Barack Obama promised he would take public financing for his presidential campaign if John McCain did.
McCain did and Obama didn’t.
As Obama’s fundraising haul totals make headlines, Fox News was one of the few media outlets reminding voters how Obama reneged on his campaign finance pledge.
On CNN’s “Reliable Sources” this past Sunday, Howard Kurtz asked Time magazine contributor Mark Halperin: “If a Republican had not taken public financing and had raised all that money, and the Democrat was struggling financially, wouldn’t we see a lot of stories about one candidate essentially trying to buy the election?”
Halperin’s response: “We would. We’d also see a lot of stories about his going back on his word, saying that he would accept the public money and would reach out to Senator McCain to try to work out a deal.
“So I think this is a case of a clear, unambiguous double standard, and any reporter who doesn’t ask themselves, ‘Why is that, why would it be different if it’s a Republican?’ I think is doing themselves and our profession and our democracy a disservice.”
The Halperin take, of course, was not the first or only rumbling on the matter.
With so much cash pouring into Obama’s coffers, Fox News asked the burning question in a headline Tuesday: “Is Obama Trying to Buy the Election?”
Following the incredible news that Obama raised no less than $150 million in September alone, Fox quoted McCain stalwart Sen. Lindsey Graham, who vented during a Philadelphia rally: “Don’t reward that guy. Tell him, ‘You’re not going to buy Pennsylvania.’ Pennsylvania is not for sale!”
The Republican lawmaker from South Carolina taunted: “Senator Barack Obama has brought change, all right. He’s the first person since Watergate to reject public financing and raise $600 million. You can’t turn on your TV without some ad -- so much of it you don’t know where it’s coming from. That’s the kind of change that’s going to ruin America.”
Whether one agrees with the characterization of “buying the election,” media-use surveys deliver some powerful figures on the saturation-bombing Obama blitz:
According to Fox, Obama -- who famously reversed course and turned down public financing without conferring with McCain as he promised -- outspent the Republican 4 to 1 on television ads in key swing states, and 117 to 1 in online advertising.
Furthermore, research by the New York Daily News showed that Obama aired 50,000 30-second spots on national, local and cable TV channels last week -- alone.
The Daily News tried to give readers a handle on the sheer volume by suggesting “if that much airtime was run end to end on a single channel, it would take 17 days for the reel to end.”
Consider that the McCain campaign’s most recent Federal Election Commission report reveals that by comparison to the titanic Obama war chest, their candidate has only $47 million to spend during the month of October -- because he is restricted to public financing.
Despite the passing remarks made on Kurtz’s “Reliable Sources,” critiques of Obama’s fundraising and outright flip-flop on the issue of campaign finance has been relegated to the blogosphere.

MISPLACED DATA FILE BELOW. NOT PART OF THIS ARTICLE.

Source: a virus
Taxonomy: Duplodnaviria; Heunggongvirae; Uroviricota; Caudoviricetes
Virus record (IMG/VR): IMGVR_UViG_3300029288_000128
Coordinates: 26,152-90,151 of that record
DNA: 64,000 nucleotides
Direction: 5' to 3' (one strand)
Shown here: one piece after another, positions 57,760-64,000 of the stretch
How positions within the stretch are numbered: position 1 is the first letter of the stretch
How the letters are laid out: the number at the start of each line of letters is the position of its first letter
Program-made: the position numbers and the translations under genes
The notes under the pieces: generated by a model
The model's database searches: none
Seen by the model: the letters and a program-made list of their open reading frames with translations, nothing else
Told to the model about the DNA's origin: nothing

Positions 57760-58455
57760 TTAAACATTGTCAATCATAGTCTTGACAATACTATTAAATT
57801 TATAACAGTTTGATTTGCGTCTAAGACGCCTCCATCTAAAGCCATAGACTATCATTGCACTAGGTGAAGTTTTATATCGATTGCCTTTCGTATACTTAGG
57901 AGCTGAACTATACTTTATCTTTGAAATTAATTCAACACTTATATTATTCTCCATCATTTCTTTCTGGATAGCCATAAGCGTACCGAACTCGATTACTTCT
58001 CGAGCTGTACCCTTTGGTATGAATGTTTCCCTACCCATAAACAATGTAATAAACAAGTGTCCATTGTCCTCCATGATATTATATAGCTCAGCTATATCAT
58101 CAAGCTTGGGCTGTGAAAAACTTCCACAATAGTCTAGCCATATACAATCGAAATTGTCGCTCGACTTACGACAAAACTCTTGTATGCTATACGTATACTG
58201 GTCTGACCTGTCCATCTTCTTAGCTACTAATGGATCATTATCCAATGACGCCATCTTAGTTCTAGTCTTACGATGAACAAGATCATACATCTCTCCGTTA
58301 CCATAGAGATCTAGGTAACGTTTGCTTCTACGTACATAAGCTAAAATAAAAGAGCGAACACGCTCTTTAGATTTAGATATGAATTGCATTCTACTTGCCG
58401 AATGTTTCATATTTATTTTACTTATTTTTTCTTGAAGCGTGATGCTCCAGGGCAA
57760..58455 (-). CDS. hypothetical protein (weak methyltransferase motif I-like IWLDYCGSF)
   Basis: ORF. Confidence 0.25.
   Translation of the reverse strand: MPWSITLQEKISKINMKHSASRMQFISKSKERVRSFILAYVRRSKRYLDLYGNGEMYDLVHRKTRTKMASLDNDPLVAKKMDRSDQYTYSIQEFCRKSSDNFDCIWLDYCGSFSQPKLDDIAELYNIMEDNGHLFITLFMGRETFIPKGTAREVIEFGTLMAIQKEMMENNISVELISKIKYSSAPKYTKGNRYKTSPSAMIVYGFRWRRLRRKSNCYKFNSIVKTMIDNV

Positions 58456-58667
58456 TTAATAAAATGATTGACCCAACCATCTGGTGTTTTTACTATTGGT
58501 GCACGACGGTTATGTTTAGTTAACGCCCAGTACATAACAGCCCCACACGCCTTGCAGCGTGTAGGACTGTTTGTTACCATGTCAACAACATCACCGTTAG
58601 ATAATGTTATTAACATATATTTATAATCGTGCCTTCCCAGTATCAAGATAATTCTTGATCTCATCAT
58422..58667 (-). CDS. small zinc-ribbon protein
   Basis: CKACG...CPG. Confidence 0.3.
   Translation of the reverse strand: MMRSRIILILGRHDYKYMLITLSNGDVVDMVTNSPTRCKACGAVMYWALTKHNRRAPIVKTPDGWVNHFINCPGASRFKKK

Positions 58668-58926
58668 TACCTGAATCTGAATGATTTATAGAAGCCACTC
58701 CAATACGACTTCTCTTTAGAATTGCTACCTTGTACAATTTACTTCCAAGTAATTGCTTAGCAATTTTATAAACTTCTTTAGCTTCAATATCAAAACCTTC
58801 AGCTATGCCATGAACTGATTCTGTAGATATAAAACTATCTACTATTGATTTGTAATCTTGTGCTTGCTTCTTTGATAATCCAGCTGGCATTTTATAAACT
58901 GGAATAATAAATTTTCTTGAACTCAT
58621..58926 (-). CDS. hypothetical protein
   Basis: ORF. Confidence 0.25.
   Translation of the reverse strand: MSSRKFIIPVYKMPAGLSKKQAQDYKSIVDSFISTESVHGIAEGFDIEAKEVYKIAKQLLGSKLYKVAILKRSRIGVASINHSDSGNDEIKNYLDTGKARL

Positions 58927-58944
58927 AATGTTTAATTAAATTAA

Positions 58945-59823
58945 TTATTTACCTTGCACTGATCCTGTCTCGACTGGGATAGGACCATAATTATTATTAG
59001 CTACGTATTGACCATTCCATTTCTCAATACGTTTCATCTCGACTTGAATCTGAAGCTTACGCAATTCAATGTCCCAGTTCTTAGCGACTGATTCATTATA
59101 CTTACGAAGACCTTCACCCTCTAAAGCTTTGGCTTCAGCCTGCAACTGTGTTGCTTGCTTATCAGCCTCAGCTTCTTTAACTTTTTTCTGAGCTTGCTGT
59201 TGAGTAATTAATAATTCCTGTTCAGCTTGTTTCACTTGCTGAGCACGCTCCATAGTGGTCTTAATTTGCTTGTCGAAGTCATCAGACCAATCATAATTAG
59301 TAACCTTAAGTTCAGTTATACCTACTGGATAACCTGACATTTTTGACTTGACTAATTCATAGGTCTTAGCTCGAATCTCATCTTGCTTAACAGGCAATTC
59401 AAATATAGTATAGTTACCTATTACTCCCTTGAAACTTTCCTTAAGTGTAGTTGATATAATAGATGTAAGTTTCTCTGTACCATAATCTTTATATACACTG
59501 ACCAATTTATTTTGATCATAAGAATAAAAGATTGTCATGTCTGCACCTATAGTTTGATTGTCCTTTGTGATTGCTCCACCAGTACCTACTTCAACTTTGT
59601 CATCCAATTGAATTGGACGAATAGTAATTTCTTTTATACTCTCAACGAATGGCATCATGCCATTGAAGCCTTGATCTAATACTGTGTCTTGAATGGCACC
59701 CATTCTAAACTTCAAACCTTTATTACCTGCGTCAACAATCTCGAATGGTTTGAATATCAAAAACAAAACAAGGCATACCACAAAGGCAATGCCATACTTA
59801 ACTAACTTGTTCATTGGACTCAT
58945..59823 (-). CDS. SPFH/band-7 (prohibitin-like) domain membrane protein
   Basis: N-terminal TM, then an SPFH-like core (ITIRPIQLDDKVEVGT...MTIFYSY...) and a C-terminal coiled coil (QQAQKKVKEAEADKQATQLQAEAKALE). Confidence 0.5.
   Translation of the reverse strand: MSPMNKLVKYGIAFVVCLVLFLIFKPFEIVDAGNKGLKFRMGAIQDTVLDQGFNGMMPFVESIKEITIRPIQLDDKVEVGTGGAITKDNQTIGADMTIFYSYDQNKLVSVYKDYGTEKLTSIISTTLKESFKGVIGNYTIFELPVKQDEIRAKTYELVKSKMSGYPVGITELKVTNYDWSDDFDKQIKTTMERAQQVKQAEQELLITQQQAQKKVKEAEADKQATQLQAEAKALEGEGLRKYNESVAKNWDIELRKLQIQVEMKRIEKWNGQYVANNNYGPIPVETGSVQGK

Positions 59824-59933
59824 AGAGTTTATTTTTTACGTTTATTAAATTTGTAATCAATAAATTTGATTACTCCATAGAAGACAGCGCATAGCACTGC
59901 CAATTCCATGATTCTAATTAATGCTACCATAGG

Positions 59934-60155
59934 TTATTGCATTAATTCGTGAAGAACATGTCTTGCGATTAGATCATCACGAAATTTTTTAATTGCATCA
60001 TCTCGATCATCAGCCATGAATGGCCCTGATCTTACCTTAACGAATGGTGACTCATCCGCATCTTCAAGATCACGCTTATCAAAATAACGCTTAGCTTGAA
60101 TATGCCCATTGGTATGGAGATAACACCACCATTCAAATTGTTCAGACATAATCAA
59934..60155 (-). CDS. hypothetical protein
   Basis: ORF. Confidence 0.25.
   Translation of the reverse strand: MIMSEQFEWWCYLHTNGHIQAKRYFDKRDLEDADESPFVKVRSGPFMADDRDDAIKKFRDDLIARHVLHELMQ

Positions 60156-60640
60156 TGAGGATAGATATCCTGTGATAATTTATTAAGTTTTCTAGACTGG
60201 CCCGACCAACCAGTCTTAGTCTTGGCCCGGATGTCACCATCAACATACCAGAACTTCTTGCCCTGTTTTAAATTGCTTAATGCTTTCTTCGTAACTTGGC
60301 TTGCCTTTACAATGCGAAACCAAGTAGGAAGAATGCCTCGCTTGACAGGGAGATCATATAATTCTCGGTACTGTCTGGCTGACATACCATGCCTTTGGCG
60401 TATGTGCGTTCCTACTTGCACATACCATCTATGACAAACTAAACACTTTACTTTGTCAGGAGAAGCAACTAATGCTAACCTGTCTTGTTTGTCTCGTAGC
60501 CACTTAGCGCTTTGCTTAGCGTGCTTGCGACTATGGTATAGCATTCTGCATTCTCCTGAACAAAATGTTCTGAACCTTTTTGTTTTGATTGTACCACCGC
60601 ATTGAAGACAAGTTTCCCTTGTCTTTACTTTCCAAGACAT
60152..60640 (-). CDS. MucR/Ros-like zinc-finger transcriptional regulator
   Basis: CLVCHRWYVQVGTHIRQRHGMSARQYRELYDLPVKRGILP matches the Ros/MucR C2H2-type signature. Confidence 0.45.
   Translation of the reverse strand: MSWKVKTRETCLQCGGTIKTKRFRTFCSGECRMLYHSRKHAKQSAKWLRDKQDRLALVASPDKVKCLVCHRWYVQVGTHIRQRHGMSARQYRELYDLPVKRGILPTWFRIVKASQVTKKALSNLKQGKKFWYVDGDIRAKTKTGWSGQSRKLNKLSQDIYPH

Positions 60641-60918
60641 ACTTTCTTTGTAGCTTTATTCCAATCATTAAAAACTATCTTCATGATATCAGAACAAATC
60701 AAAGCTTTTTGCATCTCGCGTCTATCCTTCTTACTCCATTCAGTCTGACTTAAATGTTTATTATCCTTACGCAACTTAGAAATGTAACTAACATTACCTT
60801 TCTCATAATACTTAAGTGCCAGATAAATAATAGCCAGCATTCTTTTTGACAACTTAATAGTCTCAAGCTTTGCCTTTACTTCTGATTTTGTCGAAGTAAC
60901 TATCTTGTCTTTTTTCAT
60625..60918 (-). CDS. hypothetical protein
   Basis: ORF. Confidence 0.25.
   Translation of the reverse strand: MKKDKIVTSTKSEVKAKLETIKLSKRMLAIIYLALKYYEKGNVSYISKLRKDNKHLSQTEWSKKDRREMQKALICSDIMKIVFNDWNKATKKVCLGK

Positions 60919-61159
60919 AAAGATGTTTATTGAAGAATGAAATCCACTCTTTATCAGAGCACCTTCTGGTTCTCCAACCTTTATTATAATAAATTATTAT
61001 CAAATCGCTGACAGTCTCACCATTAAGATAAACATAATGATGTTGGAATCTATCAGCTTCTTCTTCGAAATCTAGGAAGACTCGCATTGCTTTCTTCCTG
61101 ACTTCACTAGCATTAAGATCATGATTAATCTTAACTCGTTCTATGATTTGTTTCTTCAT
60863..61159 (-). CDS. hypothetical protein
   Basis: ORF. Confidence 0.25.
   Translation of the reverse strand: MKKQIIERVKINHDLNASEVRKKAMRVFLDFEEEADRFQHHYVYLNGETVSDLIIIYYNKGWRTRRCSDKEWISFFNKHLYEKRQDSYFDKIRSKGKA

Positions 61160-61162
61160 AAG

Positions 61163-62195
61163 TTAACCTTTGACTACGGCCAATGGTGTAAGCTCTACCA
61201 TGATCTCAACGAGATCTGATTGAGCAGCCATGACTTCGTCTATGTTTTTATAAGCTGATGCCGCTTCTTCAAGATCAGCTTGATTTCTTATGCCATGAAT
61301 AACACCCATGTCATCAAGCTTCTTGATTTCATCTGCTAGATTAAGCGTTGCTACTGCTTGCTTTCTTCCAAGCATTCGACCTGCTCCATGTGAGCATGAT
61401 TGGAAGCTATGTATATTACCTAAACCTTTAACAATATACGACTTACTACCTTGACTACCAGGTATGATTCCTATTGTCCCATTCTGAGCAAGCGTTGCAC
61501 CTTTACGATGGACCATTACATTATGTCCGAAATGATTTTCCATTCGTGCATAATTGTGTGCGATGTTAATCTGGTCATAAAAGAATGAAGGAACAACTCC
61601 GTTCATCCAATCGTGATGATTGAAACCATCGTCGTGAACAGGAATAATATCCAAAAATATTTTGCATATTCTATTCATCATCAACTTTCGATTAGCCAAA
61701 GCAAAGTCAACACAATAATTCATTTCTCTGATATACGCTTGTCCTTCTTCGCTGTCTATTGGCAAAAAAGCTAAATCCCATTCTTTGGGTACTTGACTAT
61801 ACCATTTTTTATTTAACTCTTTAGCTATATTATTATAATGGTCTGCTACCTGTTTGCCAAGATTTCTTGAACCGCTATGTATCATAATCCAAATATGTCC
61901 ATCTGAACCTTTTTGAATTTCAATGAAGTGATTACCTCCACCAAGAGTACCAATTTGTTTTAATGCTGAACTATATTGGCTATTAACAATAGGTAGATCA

Richard Baehr, chief political correspondent of American Thinker, has called the Obama reversal “the most consequential lie of the 2008 Obama campaign, and the one that may determine the outcome of the election.”
And Baehr concluded with this acid analysis:
“Not surprisingly, the mainstream media have been unconcerned about Obama’s backtracking and dishonesty on his pledge to participate in federal financing of the general election campaign. For a day or two, some journalists and pundits made it sound like Obama had let them down. But shortly thereafter, the move was viewed as smart, strategic and necessary -- the obvious thing to do when winning is everything.”
It was in June of this past summer that Obama made his fateful announcement that he would reject public financing of his campaign.
At that time, Obama spokesman Bill Burton blamed McCain’s campaign for failing to negotiate in good faith on a course to public financing.
“In the past couple of weeks, our campaign counsels met and it was immediately clear that McCain's campaign had no interest in the possibility of an agreement,” Burton offered by way of explanation.
“When asked about the RNC’s months of raising and spending for the general election, McCain's campaign could only offer its expectation that the Obama campaign would probably, sooner or later, catch up,” Burton added. “And shortly thereafter, Senator McCain signaled to the 527s that they were free to run wild, without objection.”
But Baehr didn’t buy one word of the spin:
“This was hogwash. Ads by independent groups and so-called 527s this cycle have heavily favored Democrats, just as they did in 2004. Obama was advantaged on that front.
“Obama opted out because he knew it would pay off -- that he could raise much more than $84 million, and that he then could bury McCain by ratios of 3 to 1 or 4 to 1 in spending on ads and organizers down the stretch. That is exactly what is now occurring, and a major reason why Obama has opened up leads in the key battleground states.”
But whether the mainstream media hangs its head or simply stands in silent awe of its handiwork, most agree that the playing field has been forever changed.
As reported by The Associated Press:
“People will look back at 2008 as the year that Barack Obama once and for all destroyed public financing as we know it,” said Todd Harris, a Republican strategist who worked on McCain's 2000 presidential campaign.
“It will be very difficult four years from now for any candidate to make the case that they should participate in public financing, given the obvious financial advantage that Obama has received by opting out.”
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